Suppose you write to your child and then remember he can’t read?

Suppose you write to your child and then remember he can’t read?

By Jon Rappoport 5-3-2018

You wouldn’t want to be that kind of parent.

But schools can preempt you. They can bring your child along, all the way to graduation from high school—and it turns out he’s illiterate.

I want to describe several levels of illiteracy that afflict the young. There are more, but I’ll focus on three.

One: At age 16, he can’t read words and understand them beyond, say, a fourth grade level. He can’t read an article. He can’t read a food label. He can’t read a sign at a pond that says swimming is dangerous.

Two: He can read a newspaper article at a 10th grade level. He knows what most of the words mean. But he doesn’t know what the author is saying—he doesn’t know and can’t explain what each paragraph is stating. He can’t articulate that.

Three: He can read the same article and tell you something about what it means. He can articulate the meaning of most paragraphs. But he doesn’t know and can’t tell you what final point the author is making. Perhaps he isn’t even aware that the author is trying to make a point. And he certainly can’t explain HOW the author is reasoning, how the author is moving through a series of inferences to arrive at a conclusion.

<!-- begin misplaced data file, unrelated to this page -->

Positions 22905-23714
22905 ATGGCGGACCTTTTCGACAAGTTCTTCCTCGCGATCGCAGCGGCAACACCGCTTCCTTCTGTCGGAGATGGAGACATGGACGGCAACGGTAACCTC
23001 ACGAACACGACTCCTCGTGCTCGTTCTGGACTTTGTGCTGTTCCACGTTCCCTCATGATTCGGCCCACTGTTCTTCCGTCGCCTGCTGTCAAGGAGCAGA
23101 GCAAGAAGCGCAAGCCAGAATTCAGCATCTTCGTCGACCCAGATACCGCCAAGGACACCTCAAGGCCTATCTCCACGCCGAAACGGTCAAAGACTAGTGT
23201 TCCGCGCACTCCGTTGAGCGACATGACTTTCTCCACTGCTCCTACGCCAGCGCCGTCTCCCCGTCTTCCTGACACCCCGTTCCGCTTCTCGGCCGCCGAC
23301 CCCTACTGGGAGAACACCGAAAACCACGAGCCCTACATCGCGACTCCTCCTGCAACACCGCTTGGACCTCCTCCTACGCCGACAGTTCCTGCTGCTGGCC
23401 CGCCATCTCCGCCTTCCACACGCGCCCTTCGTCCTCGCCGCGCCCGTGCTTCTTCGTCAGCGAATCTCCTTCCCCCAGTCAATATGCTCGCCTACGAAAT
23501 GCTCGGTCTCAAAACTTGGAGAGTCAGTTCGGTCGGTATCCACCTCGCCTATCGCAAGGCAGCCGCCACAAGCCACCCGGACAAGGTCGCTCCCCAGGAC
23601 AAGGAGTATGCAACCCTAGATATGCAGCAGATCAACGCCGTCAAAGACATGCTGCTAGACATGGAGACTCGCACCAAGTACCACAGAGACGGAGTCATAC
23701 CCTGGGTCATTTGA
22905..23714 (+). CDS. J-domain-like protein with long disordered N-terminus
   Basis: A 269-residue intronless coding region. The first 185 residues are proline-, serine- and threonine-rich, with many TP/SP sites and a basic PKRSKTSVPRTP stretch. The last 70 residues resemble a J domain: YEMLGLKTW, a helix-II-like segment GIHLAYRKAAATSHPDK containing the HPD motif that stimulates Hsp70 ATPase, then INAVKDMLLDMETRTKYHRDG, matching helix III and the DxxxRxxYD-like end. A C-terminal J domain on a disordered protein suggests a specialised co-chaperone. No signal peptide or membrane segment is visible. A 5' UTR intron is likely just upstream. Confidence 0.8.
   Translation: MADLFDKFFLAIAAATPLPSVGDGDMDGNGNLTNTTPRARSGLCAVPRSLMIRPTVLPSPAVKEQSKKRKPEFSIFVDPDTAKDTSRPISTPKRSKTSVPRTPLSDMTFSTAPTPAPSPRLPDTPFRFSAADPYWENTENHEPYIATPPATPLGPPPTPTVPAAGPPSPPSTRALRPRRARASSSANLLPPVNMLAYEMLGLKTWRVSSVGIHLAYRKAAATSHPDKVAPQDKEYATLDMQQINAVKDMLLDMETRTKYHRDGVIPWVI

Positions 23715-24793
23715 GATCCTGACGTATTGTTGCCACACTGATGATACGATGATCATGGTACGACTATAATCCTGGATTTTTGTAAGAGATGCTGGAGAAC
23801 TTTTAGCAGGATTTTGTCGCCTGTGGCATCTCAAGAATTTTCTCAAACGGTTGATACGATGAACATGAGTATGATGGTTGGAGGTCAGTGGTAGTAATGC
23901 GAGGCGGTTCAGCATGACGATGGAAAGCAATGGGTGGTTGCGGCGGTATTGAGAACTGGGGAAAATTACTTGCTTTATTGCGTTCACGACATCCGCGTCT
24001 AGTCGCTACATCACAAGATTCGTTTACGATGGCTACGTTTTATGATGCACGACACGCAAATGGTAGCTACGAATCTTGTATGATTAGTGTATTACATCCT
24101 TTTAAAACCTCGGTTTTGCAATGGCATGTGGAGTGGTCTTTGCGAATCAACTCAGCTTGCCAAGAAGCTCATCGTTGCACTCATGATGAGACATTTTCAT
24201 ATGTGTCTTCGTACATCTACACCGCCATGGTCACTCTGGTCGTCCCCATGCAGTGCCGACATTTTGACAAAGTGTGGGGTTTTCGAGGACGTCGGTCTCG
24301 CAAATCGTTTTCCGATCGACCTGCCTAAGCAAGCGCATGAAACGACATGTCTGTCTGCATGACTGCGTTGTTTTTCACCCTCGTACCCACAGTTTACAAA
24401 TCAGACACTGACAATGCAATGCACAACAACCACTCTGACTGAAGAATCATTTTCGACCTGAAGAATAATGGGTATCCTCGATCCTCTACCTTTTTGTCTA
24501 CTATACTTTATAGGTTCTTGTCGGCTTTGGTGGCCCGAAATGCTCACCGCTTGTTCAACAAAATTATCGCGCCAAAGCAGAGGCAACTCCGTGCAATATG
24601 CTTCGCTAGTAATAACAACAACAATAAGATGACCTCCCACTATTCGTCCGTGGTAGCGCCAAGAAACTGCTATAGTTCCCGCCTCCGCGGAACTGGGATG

The number-one level of illiteracy is easy to spot. But the other two aren’t, because people (including many teachers) never make proper inquiries of the student. They don’t ask what each paragraph of an article SPECIFICALLY means. They don’t ask for the overall point the author is making. They don’t ask how the author is arriving at his conclusion. So these aspects of literacy are shrouded in darkness.

You can find estimates of the amount of illiteracy in your home country, but these assessments, gloomy as they are, don’t cover all the basic issues I’m raising here. This is called a clue. The researchers themselves don’t recognize all the aspects of a literate person.

If you had access to a high-school class, and you started asking students pointed questions about the issues I’m raising here, with respect to a particular newspaper article, you would discover a giant hole in education.

“Look, here is an article about White House foreign policy. You just read it. What is author telling you? What basic point is he making in the article?”

Then stand back and watch what happens. Very little. Lots of blank faces.

Now, if you, as a parent, want to go even deeper, if you understand the article about foreign policy is driven by an agenda and the author is biased…what chance do you have? The students can’t even grasp what the author is SAYING.

A school teacher—or better yet, a home schooling parent—could undo all this damage. He could gradually take children through the three levels above and make sure the students emerge with a firm grasp of what it means to be literate. Not “in general,” but specifically.

When students are up to it, go over one article a dozen times (or more). Home in on each sentence, each paragraph, until the meanings become clear. Search for the conclusion the author is driving at. Finally, examine in detail HOW the author is arriving at his conclusion. Dig in. Dig in deep. Teach literacy as if you’re teaching anatomy, piece by piece.